I knew my healing would take some work, and I needed help. The hypoglycemia had ceased—hooray! But I suffered from PTSD, and was experiencing side effects from my hospital treatments. I went to Hippocrates Health Institute (HHI) for the three-week Life Transformation Program and loved and learned the program 24/7. It was a fantastic milestone decision and a great investment in myself. I was so ready and open, and it was just what I needed.
When I learned that Hippocrates cofounder “Dr. Ann” Wigmore was Lithuanian, as my maternal grandparents, I knew HHI was the answer to my prayers and I felt very guided. My plan in going to HHI was: “Now that the tumors are gone, lets keep them gone!” How do I do this? Simple—I consciously create health and balance in my body, mind and spirit. I consciously love and honor myself. I consciously make peace with everyone and everything—including the tumors and my, gulp, cancer. I was able to do this at Hippocrates.
The campus is more than a beautiful, inspiring, Shangri-la. It is a Mecca. They have invented the wheel and continue to research the truth. I received information, nourishment, tools and support to heal my life and bring it on home. “Love yourself,” perhaps the most powerful lesson, is the very core of what Hippocrates teaches its guests. Empowered, I am my own healer. HHI is a conscious, positive environment where one can learn to heal, relax, reconnect with oneself and the world—and have lots of fun in the process!
I learned to focus on my wellness instead of the illness. Many times, I completely forgot about the cancer and hypoglycemia. It was a fabulous five star vacation—and for me that is healing! The program is very well rounded, equally addressing body, mind and spirit. I felt safe, pampered and confident. I loved and received all that was offered: the juices and gorgeous living food buffets, lectures, therapies, counseling, healing circles, exercise classes, spa and more.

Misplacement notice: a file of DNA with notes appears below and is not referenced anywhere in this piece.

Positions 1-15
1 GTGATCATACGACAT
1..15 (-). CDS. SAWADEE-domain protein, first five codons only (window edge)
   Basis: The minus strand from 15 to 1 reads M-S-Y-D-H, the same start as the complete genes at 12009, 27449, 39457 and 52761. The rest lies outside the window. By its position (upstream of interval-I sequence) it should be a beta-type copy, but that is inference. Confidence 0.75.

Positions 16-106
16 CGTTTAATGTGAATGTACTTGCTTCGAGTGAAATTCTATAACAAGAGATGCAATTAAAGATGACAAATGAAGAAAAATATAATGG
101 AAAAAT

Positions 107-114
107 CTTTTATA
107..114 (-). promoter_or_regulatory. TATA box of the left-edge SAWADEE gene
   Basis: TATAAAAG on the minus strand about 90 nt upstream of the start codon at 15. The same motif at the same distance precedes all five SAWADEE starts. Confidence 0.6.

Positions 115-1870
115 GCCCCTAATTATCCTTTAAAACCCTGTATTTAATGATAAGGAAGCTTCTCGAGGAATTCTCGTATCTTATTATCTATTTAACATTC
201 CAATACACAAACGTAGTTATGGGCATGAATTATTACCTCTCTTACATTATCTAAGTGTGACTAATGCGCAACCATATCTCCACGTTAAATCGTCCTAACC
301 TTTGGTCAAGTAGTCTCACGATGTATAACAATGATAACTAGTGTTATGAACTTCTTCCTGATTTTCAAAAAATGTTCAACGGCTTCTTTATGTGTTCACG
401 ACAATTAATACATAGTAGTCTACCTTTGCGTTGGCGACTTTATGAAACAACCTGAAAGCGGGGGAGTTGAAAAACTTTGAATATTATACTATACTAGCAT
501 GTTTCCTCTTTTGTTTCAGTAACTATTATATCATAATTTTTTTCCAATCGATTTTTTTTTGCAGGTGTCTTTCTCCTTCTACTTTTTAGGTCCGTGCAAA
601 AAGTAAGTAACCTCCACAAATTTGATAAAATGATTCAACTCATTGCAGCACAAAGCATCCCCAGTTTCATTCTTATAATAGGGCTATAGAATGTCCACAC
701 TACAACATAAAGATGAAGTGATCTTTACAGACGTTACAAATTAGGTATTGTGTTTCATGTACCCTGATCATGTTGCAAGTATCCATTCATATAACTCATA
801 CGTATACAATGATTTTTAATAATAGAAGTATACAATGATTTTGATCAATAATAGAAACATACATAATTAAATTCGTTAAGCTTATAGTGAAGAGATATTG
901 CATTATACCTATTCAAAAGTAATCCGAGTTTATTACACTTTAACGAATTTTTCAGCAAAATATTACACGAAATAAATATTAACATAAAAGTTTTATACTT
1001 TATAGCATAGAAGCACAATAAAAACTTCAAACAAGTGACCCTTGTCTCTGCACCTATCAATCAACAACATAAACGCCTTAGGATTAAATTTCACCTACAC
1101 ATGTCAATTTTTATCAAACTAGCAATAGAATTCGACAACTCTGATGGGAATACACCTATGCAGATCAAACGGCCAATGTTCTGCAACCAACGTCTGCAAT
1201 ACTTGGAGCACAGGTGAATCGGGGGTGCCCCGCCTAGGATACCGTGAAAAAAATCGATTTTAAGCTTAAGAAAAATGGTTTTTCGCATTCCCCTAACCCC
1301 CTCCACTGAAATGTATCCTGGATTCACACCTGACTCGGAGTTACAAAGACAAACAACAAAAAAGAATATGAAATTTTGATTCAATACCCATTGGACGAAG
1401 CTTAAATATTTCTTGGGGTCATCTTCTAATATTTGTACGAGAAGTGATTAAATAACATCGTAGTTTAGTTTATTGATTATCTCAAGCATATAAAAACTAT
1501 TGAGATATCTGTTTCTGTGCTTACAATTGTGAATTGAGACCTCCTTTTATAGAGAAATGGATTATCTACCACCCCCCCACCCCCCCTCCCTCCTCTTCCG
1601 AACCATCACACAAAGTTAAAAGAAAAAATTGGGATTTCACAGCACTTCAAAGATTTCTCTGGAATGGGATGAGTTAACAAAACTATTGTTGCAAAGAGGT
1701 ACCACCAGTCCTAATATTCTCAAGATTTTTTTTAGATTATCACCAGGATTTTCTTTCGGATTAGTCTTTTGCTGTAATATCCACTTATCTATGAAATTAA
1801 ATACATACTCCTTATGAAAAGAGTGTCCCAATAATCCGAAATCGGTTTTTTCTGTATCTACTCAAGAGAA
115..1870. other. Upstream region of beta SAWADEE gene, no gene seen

Hippocrates directors Anna Maria and Brian Clement are available, accessible and experts in their fields, as well as in allopathic medicine. They have heart, soul and brains to boot! Brian could sell fire to the devil, but I am glad he is on our team. The outstanding, professional and caring staff and international guests were all my teachers. I am so grateful—thank you all. I cried a lot, but mostly with pure joy and exuberance, as I biked, swam and did aerobics for the first time in a long time. My energy level was great and I thrived on my new living food diet.
At first it seemed radical and revolutionary, even to an old vegan like me. But the core philosophy at Hippocrates is time tested and it works! I was finally living and thriving again. I met fabulous new friends and we continue to support each other. I traveled to Lithuania in September to the Ann Wigmore Memorial event. It was wonderful to honor, celebrate and thank “Dr. Ann,” along with Anna Maria and Brian, Viktoras Kulvinskas and many other beacons in the Living Food World. It was a personal victory to be well enough to travel, and a dream fulfilled to pray and thank the patron saint of Lithuania, St. Casimir in his church, and even visit beloved Berlin again.
I completely embraced and brought home the Living Food diet and lifestyle. I grow my own ”crops” of wheatgrass and 6 – 8 varieties of sprouts. I practice daily body brushing, lymphatic breast massage and more. My three-month MRIs and blood work indicate there is no new tumor growth. The primary tumor is still unfound. I am feeling fine. I am looking forward to visiting HHI again soon. My goals are to live a conscious life of love, peace and creativity; to be an artist and yogini. I know we all are one. I am healthy; I am happy; I am healing; I am home. Om Shanti.